Despite his relatively short-lived career due to a tragic death at a young age, Andy Kaufman is one of the most legendary comedians of modern times and that’s because he was different. Rather than just getting on a stage and telling some one-liners, Kaufman created characters and created unusual one-man skits in which he played multiple characters at a time, as portrayed in the 1999 biopic “Man In the Moon” (via IMDb). While his brand of off-beat comedy may have seemed perfect for the early days of “Saturday Night Live,” Kaufman was actually banned from “SNL” in 1983 — thanks to the show’s own audience.
Although Kaufman was never a regular cast member of “SNL,” he was associated with the late night comedy sketch show from the start, having appeared on its very first episode in 1975, according to Biography. In fact, Kaufman’s version of “The Mighty Mouse” theme song on the show became legendary. His appearances on “SNL” led him to a classic sitcom gig, playing Latka Gravas on “Taxi” but he didn’t abandon his “SNL” roots despite Hollywood success. It was “SNL” that abandoned him.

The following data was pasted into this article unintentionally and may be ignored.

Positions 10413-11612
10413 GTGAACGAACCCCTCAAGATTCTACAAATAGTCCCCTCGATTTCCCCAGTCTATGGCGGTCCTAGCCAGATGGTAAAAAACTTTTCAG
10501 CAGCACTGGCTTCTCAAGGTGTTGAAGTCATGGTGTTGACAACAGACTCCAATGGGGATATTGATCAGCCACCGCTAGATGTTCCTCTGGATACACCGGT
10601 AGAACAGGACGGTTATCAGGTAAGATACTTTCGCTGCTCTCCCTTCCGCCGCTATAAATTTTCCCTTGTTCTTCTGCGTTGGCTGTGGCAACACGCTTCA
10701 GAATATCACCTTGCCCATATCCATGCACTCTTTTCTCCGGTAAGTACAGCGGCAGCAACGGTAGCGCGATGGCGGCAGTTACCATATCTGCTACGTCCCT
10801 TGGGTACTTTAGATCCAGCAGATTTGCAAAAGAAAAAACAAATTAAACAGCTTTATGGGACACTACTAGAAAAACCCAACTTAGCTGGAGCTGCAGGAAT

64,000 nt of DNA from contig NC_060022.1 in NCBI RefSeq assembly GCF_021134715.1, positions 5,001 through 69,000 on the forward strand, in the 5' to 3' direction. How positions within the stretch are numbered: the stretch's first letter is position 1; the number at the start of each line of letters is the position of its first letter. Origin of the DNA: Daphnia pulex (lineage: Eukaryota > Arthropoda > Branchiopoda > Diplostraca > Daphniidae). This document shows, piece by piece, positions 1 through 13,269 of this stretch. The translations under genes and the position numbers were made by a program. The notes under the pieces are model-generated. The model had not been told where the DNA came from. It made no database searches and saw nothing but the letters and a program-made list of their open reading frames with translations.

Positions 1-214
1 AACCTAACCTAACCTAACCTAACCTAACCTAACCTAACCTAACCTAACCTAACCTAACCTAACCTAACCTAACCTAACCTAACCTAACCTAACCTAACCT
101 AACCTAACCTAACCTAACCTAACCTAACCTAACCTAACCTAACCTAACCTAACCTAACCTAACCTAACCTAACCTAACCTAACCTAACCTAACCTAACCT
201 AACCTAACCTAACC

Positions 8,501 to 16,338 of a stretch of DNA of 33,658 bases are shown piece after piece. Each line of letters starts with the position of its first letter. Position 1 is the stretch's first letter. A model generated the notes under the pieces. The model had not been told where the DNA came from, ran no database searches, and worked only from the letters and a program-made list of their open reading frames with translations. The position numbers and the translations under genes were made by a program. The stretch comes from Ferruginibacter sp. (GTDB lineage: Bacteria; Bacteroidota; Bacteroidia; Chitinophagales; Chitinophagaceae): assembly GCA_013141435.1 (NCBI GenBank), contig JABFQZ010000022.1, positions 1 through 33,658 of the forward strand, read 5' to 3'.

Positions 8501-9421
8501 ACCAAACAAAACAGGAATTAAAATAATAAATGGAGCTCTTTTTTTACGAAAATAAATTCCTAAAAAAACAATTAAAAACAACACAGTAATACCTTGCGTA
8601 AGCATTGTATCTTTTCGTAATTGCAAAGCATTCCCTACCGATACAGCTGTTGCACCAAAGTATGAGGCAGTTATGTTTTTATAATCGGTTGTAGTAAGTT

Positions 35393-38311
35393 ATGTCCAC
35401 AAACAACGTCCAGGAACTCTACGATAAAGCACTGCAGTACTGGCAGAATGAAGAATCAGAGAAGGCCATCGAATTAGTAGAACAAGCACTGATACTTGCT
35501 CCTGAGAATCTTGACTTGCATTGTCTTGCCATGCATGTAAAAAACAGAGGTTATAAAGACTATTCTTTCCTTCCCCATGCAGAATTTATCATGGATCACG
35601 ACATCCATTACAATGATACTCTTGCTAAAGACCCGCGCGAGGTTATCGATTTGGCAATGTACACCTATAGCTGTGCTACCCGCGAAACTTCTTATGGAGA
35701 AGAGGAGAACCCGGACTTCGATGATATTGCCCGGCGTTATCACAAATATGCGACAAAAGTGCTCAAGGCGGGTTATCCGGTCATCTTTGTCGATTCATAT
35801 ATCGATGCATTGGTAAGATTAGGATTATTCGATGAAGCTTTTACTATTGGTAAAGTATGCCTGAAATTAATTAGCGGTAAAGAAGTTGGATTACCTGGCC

Andy Kaufman stayed unique and left things up to the audience
It was the show’s producer, Dick Ebersol, who was not happy when Andy Kaufman did a sketch about wrestling women. He then banned him from appearing on “SNL” again but Kaufman took things a step further, according to Mental Floss.
It was 1982 and Kaufman thought it should be left up to the audience and expected they would want to see him back, so “SNL” conducted a poll and surprisingly, it was Ebersol who won. When the “Keep Andy” votes were counted, there were 169,186. However, when the “Dump Andy” votes were counted, there were 195,544 so Andy was indeed dumped.
Sadly, it turned out even if “Keep Andy” had won, Kaufman wouldn’t have appeared on “Saturday Night Live” much longer. His last appearance on the Saturday night comedy show was on January 22, 1983, according to Ultimate Classic Rock. On May 16, 1984, Kaufman passed away after a battle with lung cancer (via Biography).
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